Imagine receiving an anonymous suicide note addressed to you by mistake. Would you try to find that person, to help them in some way? This is the opening dilemma in Bernard Minier’s Don’t Turn Out the Lights (Mulholland Books, £14.99), and Christine Steinmeyer’s failure to locate the letter’s sender turns her life in Toulouse upside down. Her dog disappears, she’s accused of harassment at work and her fiancé walks out on her. She believes that someone — some unknown person — is to blame for her misfortunes; but are the threats real, or is Christine losing her mind?
This is a super-accelerated version of a Hitchcock thriller, with thrills and shocks on nearly every page. As the pages zip by, it’s easy to picture Minier writing at speed to keep pace with Christine’s attempts to find out the truth. Set against this we have Detective Martin Servaz, currently suffering from depression. One day he receives a key to a hotel room in which a young woman killed herself. His investigations bring him closer to Christine, and when he arrives at her house we breathe a sigh of relief: maybe now she will be safe, free from her struggles. Well there’s little chance of that, not in Minier’s desperate, dangerous world. He reels out lurid, quick and dirty prose, dirty enough to blacken the fingers as we read.
The Exiled (Orenda, £8.99) is the latest novel from Finland’s Kati Hiekkapelto. Detective Anna Fekete has returned to her hometown in Serbia for a holiday. When her purse is stolen and the thief is later found dead on a river bank Fekete finds herself up against the local police, who don’t seem all that interested, probably because the victim is a gypsy. More than that, some of the senior officers actually warn her off the case.
This is a murder that grows out of the area, the Hungarian-Serbian border where an increasing number of refugees are setting up camp. But the case takes on a personal edge: is the murder of the thief connected in some way to the death of Fekete’s father back in 1988? The investigation is engaging, carefully put together clue by clue, but the detective’s personality begins to grate. Her invariably ‘correct’ way of thinking makes her a self-righteous bore. She saves her vitriol for anyone who happens to have a different opinion to herself: ‘Jesus Christ, how stupid can people be?’ Liberal in her political views, she’s horrid to people she thinks are beneath her. Such a contrast could well be interesting, but here it just irritates.
Set in 1842, M.J. Carter’s The Devil’s Feast (Fig Tree/Penguin, £14.99) features the private enquiry agents William Avery and Jeremiah Blake. There’s uproar at the Reform Club following the death by poisoning of one of the club’s members. In a few days an important political banquet will take place, raising fears that the murderer is out to disrupt the event. Avery is called in to investigate, and at first he feels well out of his depth in the club’s gilded halls.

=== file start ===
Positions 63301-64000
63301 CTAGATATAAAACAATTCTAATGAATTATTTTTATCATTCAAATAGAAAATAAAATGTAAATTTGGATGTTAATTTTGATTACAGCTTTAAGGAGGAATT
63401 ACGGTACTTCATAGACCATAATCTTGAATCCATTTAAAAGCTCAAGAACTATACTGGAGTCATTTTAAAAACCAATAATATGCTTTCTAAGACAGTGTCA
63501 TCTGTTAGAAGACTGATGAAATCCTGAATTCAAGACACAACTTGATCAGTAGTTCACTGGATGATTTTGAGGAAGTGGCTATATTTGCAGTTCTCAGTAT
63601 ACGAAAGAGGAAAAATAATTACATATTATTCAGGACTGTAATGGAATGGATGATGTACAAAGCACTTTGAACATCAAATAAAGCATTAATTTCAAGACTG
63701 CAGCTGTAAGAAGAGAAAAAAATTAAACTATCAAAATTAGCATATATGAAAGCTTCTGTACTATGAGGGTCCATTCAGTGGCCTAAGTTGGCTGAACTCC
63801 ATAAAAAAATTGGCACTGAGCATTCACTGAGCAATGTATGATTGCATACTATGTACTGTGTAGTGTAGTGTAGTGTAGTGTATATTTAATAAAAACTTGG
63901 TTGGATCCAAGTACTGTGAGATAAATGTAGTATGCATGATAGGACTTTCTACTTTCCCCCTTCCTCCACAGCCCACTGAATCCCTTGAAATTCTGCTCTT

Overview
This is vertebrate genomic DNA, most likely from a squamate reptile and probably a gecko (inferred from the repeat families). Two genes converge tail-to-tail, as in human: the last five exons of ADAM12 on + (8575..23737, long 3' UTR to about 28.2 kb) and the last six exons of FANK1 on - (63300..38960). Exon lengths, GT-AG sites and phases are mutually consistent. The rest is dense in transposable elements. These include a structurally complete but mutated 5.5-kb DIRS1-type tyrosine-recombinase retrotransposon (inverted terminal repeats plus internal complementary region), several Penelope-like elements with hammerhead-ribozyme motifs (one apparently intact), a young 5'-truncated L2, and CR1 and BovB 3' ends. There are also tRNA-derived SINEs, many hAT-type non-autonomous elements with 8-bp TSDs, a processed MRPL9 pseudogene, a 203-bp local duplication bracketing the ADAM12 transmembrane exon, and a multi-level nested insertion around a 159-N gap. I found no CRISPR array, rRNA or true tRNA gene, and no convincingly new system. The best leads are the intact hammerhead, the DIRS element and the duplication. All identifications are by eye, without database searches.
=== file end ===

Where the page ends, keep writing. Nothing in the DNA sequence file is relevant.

Suspicion falls on the kitchen staff, including the head chef, Alexis Soyer, the self-styled ‘Napoleon of food’. Carter takes great delight in describing the dishes on offer, even when any one of them might be laced with strychnine. Blake’s arrival turns up the heat and his more intuitive personality uncovers the fierce rivalries hiding beneath the good manners. We learn much about the workings of the Victorian kitchen and the latest fashions. But there is only so much one can read about paisley cravats, and less description would have left room for more plot and more mystery. But the novel is well written, revelling in the times, the social mores and the deaths: ‘The poor patient stared at us, his eyes full of terror until, with a last convulsion, he expired.’ An enjoyable repast, lacking that final touch of spice in the mix.
Two very different novels join together to form Anthony Horowitz’s Magpie Murders (Orion, £18.99). Editor Susan Ryeland sits down one night with the latest manuscript of the bestselling crime writer Alan Conway. We read this story as she does, following the detective Atticus Pünd in his attempts to solve a murder mystery in the 1955 setting of a quaint English village. But the manuscript’s final chapters are missing, and the murderer is left unnamed. When Conway commits suicide, Ryeland goes off in search of the missing pages, and begins to suspect that the author was himself a victim of murder. The two stories mirror one another, with Ryeland’s enquiries uncovering real-life influences on the murder mystery, and the mystery containing many clues about Conway’s life and his death. The Atticus Pünd story is superbly written, with great suspects, a perfect period feel and a cracking reveal at the end.
Now I don’t mind a few typos in a first edition, but there are some serious errors here: journal entries wrongly dated, characters given the wrong names, and ‘Graham Greene’ even spelt wrong. In a traditional mystery narrative — so dependent on precise details — this is a problem. Luckily, the book’s good enough to win us over despite these mistakes. A relative says of Conway: ‘He used language as a place to hide.’ This is a perfect description of the crime novel’s enduring appeal, and an invitation for us as readers to undertake our own investigations.